What is the “Ice Bucket Challenge”?
The Ice Bucket Challenges involves getting filmed having a bucket of ice-water dumped on your head to promote awareness of ALS, or Lou Gehrig’s Disease. Someone nominates you to do this, and within 24 hours you have to get dunked or to buy your way out via a charitable donation. Often the person getting soaked makes a donation anyway. The phenomenon has gone viral: over 2.4 million videos have been posted, and the ALS Association has raised $53 million dollars in the last month, versus $2 million a year ago, from over a million new donors.
But why? What’s so special about getting soaked by a bucket of ice water? The CEOs of Facebook, GE, and Disney have been filmed, along with many sports stars, entertainers, and politicians. There are lots of worthy causes. Why should this effort be so successful?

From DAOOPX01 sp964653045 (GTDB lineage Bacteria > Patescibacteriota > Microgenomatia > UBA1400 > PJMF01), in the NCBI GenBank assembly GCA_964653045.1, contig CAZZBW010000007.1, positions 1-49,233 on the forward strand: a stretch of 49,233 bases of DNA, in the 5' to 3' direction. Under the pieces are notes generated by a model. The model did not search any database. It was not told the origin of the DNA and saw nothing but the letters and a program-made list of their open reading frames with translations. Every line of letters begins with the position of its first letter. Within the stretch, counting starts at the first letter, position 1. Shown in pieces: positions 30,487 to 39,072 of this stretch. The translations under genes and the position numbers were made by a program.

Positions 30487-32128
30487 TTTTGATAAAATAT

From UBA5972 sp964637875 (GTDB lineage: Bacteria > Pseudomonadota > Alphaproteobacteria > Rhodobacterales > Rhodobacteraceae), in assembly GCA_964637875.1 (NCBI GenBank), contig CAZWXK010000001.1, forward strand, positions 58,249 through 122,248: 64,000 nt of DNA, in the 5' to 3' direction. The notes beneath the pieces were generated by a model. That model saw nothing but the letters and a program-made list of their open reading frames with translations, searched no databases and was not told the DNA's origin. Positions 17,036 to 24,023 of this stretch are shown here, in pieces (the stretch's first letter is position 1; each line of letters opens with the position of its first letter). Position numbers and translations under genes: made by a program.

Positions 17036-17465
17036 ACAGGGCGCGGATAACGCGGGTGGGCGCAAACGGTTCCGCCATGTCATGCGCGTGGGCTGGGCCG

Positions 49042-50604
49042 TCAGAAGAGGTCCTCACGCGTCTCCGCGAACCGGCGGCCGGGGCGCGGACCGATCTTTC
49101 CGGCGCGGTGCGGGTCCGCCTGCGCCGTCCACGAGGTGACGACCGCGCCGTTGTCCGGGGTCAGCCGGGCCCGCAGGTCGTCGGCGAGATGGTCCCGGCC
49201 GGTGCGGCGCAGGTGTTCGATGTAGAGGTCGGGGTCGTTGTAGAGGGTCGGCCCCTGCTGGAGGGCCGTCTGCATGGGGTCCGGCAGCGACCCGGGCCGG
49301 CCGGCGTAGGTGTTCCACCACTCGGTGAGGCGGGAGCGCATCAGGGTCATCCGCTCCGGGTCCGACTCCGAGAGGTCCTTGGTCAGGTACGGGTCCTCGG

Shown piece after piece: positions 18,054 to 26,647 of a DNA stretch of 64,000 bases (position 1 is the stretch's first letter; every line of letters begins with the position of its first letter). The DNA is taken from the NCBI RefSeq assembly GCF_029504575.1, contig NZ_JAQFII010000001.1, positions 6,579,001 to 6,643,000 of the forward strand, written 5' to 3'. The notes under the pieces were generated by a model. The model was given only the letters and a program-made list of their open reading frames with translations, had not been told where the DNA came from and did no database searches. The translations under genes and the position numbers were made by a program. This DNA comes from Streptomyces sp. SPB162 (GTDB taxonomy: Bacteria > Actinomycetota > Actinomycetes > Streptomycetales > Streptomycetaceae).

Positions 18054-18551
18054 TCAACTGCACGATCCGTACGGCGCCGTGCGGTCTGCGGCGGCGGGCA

A recent study outlines six elements that go into the most successful ad campaigns: social currency, emotion, public activity, stories, practical value, and triggers. This activity hits on the first four factors. Social currency makes us look good; the emotional appeal of ALS is obvious; the videos make it public; and each dunking has a unique story. The Ice Bucket Challenge doesn’t seem particularly practical, nor does it rely on current-event triggers—except that August is hot, and ice is cool. But an idea doesn’t have to hit all six. Four out of six, for a current, heart-tugging cause, seems to have been enough.
Social contagion is usually a negative phenomenon, associated with mobs, panics, and financial bubbles. It’s encouraging to see it applied here in such a positive way.
Douglas R. Tengdin, CFA
Chief Investment Officer
Leave a comment if you have any questions—I read them all!